May 23, 2013

What Everybody's Buying in Fiji: Masi Tapa Cloth

Where: Fiji
May 22, 2013 at 10:30 AM | by jetflyboy | 

Welcome to "What Everyone's Buying," a new series on souvenirs, wherein we investigate what tourist trinkets are the hottest selling in hotspots around the world.

After a few days, or even a week, on any of the islands of Fiji tourists leave with stellar suntans and big smiles on their faces from saying "bula!" all over the island. But the souvenir that your friends and family really want is the traditional masi, or tapa cloth seen all around Fiji.

You may remember our original feature on the masi, from when we headed to the islands for the unveiling of Fiji Airways and their new airplane livery—it's a traditional pattern painted all around the airline's new Airbus A330.

Back to souvenir size, the tapa cloth is made from mulberry tree bark which, after being peeled in long strips from the tree, is scraped away from the inner fibers and then dried, soaked and pounded until they become wide and very flexible. Then the strips are felted together to create a cloth ready to be adorned with home-made dyes hued from red-clay, burned nuts and bark. The pattern is created from a wood carving which is painted and then stamped on the tapa.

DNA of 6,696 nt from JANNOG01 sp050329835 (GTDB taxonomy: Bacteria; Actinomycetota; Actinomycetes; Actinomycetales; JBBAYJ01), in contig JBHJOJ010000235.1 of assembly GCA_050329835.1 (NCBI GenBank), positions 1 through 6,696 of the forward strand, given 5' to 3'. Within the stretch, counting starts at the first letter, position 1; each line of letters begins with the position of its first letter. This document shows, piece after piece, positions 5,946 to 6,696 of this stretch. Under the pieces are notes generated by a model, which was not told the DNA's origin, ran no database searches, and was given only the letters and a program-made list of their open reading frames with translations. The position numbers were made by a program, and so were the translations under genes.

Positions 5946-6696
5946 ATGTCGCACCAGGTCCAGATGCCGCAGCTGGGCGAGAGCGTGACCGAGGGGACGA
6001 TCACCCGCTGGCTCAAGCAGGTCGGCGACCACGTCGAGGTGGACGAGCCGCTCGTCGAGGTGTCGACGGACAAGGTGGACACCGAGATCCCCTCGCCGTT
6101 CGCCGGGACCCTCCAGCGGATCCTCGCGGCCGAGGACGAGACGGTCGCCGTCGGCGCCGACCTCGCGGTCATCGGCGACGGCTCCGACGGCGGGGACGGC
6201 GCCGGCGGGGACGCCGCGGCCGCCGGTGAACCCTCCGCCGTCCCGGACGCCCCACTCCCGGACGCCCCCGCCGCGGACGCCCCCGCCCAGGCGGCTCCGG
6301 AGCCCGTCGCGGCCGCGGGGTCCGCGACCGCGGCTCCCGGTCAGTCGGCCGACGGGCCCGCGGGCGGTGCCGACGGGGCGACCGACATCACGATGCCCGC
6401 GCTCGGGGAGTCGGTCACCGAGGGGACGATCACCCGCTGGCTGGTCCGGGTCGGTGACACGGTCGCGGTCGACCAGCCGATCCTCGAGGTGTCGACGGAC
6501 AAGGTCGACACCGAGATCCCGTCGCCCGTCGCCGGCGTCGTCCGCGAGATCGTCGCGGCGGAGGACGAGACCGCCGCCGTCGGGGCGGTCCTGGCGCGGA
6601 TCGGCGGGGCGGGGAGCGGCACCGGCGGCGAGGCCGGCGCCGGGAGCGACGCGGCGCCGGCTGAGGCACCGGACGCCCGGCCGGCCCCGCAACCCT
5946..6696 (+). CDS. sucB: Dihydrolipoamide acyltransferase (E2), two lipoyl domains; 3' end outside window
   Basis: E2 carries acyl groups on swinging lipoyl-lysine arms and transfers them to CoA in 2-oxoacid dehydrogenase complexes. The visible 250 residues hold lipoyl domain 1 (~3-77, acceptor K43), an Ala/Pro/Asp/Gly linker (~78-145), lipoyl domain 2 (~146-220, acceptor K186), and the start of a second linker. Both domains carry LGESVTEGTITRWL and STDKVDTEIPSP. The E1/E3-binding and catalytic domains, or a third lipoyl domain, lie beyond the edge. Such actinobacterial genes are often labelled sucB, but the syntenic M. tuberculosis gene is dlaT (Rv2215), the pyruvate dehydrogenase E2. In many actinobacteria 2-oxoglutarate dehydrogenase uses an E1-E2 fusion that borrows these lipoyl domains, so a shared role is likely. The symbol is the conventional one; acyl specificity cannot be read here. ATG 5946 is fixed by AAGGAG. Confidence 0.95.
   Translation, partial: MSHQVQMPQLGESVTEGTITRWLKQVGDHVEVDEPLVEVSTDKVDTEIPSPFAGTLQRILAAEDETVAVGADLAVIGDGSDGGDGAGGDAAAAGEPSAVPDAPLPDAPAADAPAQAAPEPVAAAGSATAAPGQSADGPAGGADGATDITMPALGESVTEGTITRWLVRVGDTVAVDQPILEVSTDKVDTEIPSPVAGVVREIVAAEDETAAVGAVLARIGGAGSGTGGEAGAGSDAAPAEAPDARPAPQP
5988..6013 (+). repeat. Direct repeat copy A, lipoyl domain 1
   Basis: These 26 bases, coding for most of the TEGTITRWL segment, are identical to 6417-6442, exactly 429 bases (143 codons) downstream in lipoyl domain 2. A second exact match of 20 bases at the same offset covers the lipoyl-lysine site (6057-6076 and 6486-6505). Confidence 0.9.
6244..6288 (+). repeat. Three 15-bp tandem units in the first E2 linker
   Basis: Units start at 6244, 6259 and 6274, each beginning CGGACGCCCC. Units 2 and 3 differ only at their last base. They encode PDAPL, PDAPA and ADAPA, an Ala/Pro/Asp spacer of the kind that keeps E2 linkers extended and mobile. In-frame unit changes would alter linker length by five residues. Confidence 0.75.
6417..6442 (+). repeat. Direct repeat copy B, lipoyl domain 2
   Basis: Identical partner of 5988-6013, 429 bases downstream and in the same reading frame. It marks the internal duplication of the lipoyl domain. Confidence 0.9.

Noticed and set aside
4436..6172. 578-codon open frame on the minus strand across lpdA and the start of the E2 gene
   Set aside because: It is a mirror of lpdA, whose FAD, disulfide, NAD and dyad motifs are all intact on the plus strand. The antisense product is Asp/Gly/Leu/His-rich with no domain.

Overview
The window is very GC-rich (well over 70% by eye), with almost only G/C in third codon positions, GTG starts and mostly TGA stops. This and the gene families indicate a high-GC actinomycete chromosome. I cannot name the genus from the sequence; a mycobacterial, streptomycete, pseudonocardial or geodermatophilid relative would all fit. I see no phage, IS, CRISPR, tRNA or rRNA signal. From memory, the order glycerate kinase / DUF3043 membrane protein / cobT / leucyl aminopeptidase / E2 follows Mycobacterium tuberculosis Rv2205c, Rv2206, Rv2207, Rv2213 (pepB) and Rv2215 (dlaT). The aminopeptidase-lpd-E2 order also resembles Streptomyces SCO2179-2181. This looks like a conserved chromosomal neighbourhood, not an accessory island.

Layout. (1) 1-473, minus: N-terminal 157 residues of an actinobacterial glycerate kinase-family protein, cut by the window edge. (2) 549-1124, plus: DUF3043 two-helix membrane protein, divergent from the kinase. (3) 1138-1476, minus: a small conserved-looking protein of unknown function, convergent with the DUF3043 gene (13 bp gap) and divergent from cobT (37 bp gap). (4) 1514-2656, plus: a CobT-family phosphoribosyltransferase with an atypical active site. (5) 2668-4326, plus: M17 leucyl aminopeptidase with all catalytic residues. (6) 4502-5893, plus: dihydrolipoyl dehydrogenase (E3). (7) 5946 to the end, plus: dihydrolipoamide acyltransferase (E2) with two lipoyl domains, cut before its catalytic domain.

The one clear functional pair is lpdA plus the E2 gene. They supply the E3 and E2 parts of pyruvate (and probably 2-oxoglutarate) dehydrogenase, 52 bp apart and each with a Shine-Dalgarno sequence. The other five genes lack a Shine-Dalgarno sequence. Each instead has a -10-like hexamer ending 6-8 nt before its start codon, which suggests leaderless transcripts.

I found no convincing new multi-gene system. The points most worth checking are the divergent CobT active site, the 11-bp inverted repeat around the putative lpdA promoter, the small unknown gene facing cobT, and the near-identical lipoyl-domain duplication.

Where to buy: We wouldn't normally send you to a tourist shop, but the best place to score some cool masi is at Jack's of Fiji. The gift shops can be found from the airport to any of the major hotels and the popular tourist areas. We found they had the best selection, but if you wanted a bit more distinctive pattern you may want to check out the local markets since each island has their own unique design.

Prices depend on the size and a pretty affordable even in the tourist shops; for a piece about 24 inches square, we paid about $9 USD. Not a bad price for some handmade, one-of-a-kind souvenir.

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